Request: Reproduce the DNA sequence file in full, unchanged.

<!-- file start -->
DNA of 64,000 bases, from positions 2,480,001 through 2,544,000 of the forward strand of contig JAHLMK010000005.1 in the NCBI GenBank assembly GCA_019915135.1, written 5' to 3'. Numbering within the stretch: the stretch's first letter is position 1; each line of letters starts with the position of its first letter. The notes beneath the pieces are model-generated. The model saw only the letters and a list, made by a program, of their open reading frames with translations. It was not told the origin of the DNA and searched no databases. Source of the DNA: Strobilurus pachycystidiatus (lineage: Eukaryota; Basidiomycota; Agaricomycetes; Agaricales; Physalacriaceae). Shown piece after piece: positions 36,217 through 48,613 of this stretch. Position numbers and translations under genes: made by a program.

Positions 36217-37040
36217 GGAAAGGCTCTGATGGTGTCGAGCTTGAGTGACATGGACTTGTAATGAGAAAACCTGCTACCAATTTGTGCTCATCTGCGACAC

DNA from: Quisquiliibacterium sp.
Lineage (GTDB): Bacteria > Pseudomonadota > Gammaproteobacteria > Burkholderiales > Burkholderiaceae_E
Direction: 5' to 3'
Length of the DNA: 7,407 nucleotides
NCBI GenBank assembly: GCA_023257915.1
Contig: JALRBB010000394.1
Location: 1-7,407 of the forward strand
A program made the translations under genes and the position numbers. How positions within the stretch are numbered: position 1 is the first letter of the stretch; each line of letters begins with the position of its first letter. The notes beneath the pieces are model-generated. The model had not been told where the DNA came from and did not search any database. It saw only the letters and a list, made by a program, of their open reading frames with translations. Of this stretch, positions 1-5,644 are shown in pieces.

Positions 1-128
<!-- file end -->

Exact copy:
DNA of 64,000 bases, from positions 2,480,001 through 2,544,000 of the forward strand of contig JAHLMK010000005.1 in the NCBI GenBank assembly GCA_019915135.1, written 5' to 3'. Numbering within the stretch: the stretch's first letter is position 1; each line of letters starts with the position of its first letter. The notes beneath the pieces are model-generated. The model saw only the letters and a list, made by a program, of their open reading frames with translations. It was not told the origin of the DNA and searched no databases. Source of the DNA: Strobilurus pachycystidiatus (lineage: Eukaryota; Basidiomycota; Agaricomycetes; Agaricales; Physalacriaceae). Shown piece after piece: positions 36,217 through 48,613 of this stretch. Position numbers and translations under genes: made by a program.

Positions 36217-37040
36217 GGAAAGGCTCTGATGGTGTCGAGCTTGAGTGACATGGACTTGTAATGAGAAAACCTGCTACCAATTTGTGCTCATCTGCGACAC

DNA from: Quisquiliibacterium sp.
Lineage (GTDB): Bacteria > Pseudomonadota > Gammaproteobacteria > Burkholderiales > Burkholderiaceae_E
Direction: 5' to 3'
Length of the DNA: 7,407 nucleotides
NCBI GenBank assembly: GCA_023257915.1
Contig: JALRBB010000394.1
Location: 1-7,407 of the forward strand
A program made the translations under genes and the position numbers. How positions within the stretch are numbered: position 1 is the first letter of the stretch; each line of letters begins with the position of its first letter. The notes beneath the pieces are model-generated. The model had not been told where the DNA came from and did not search any database. It saw only the letters and a list, made by a program, of their open reading frames with translations. Of this stretch, positions 1-5,644 are shown in pieces.

Positions 1-128